Prior to the lockdowns, I flew almost every week of the year, so I was approached by people who recognized me on a regular basis. Increasingly, I noticed that people would look around to see if anyone was within earshot and then tell me in almost a whisper: “I support Trump” or, “I’m a conservative.” The last time people looked around and whispered things to me was when I used to visit the Soviet Union.
In Quebec this past weekend, as one can see on a viral video, a family was fined and members arrested because six — yes, six — people gathered to celebrate the new year. A neighbor snitched on them, and the celebrants were duly arrested. The Quebec government lauded the snitches and asked for more public “collaboration.”
Snitches are likewise lauded and encouraged in some Democrat-run states and cities in America (Los Angeles Mayor Eric Garcetti in March: “Snitches get rewards”) and by left-wing governments in Australia. Plenty of Americans, Canadians and Australians are only too happy to snitch on people who refuse to lock down their lives. All this is taking place without concentration camps, without a Gestapo, without a KGB and without Maoist reeducation camps.
That’s why I no longer judge the average German as easily as I used to. Apathy in the face of tyranny turns out not to be a German or Russian characteristic. I just never thought it could happen in America.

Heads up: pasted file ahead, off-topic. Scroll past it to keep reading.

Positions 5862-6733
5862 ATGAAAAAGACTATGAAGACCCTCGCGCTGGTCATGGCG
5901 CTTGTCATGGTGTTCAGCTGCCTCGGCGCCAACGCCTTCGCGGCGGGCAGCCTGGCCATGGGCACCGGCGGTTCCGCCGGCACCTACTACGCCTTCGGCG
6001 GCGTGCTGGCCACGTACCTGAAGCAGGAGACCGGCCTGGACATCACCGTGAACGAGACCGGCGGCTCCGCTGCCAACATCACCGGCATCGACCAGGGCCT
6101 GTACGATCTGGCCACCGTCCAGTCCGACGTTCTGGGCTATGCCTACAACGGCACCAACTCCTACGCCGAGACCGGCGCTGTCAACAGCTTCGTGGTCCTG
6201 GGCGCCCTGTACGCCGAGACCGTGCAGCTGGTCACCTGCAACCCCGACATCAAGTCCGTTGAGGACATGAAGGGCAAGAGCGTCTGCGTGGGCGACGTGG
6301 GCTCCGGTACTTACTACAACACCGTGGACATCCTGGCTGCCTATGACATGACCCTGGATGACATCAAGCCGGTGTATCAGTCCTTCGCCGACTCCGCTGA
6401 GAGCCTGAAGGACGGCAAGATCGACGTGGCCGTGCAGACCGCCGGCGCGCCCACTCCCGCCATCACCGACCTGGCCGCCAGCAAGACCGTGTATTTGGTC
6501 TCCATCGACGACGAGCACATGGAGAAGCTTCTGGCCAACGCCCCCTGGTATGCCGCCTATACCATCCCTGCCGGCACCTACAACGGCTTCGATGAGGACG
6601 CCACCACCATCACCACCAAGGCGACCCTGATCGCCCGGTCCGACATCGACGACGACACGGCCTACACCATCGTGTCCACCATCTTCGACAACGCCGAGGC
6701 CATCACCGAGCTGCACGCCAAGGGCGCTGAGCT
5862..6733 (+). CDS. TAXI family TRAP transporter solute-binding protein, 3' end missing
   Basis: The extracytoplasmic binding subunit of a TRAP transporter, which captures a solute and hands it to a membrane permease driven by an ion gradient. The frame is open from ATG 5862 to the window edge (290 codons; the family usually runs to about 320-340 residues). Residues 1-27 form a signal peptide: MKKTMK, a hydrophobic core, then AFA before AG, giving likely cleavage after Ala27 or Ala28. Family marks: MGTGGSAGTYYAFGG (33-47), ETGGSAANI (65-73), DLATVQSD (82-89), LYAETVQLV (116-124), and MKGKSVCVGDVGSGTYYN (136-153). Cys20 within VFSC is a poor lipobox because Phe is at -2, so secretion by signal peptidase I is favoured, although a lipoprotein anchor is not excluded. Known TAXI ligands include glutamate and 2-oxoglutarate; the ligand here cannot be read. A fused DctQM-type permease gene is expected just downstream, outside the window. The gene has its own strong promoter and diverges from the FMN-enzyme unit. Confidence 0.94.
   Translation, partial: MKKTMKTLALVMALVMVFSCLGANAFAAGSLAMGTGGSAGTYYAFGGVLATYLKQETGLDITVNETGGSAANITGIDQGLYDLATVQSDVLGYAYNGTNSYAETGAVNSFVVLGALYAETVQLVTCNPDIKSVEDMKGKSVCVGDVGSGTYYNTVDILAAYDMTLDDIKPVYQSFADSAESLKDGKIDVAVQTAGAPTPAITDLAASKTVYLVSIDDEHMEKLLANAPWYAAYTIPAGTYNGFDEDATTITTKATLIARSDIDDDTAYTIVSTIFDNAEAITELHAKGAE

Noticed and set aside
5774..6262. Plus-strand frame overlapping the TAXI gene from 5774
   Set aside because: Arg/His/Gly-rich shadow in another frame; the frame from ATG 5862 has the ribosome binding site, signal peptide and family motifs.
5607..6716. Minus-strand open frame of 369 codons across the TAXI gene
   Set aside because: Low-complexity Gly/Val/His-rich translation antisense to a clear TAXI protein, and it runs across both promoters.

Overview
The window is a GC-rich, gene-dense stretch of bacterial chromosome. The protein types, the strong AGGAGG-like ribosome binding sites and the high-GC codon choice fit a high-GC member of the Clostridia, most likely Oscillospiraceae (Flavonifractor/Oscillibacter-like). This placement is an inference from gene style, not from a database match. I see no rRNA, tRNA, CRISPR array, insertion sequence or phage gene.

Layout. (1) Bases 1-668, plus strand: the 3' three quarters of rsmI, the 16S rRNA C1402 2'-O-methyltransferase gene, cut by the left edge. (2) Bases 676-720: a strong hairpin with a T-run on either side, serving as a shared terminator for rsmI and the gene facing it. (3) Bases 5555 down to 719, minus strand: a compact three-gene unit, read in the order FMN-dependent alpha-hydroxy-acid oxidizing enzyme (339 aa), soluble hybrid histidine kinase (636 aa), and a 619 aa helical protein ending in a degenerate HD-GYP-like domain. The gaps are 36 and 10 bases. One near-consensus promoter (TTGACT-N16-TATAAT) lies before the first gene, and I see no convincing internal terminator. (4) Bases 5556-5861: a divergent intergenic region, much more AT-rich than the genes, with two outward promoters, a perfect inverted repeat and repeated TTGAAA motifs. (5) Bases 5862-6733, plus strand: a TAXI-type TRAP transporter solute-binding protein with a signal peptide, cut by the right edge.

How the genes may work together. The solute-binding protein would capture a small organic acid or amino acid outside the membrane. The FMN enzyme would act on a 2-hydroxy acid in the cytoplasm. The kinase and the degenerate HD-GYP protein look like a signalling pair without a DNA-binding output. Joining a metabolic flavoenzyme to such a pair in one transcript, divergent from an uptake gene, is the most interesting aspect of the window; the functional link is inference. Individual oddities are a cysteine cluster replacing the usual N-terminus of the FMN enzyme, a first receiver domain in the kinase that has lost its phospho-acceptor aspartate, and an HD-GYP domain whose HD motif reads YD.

c.a.’s note: Additionally, there are some serious questions that need to be answered about who broke into the Capitol. You will not find this reported on CNN, CNBC, MSN or other major news outlets . . . yet. Pro-Trumpers did enter, but they were not the ones initiating the illegal actions. There are many Pro-Trumpers who are at the far-right fringe that did wrong things, and these will be and should be prosecuted, but even those crimes pale in comparison to riots in our cities last summer.
January 2 finds us anticipating virus vaccines across the US and a finalization to our November 3rd presidential and vice-presidential elections in just four days. What ever happens, we hope it is finally over! However, based on the last four years, it is unlikely politics will slip away into the background for a couple years the way it used to after elections. Mid-term balloting is “only” two years away when Americans will go back to the polls to choose lawmakers for whichever Senators are coming to the end of their six-year terms, and all the Representatives, who serve two-year terms.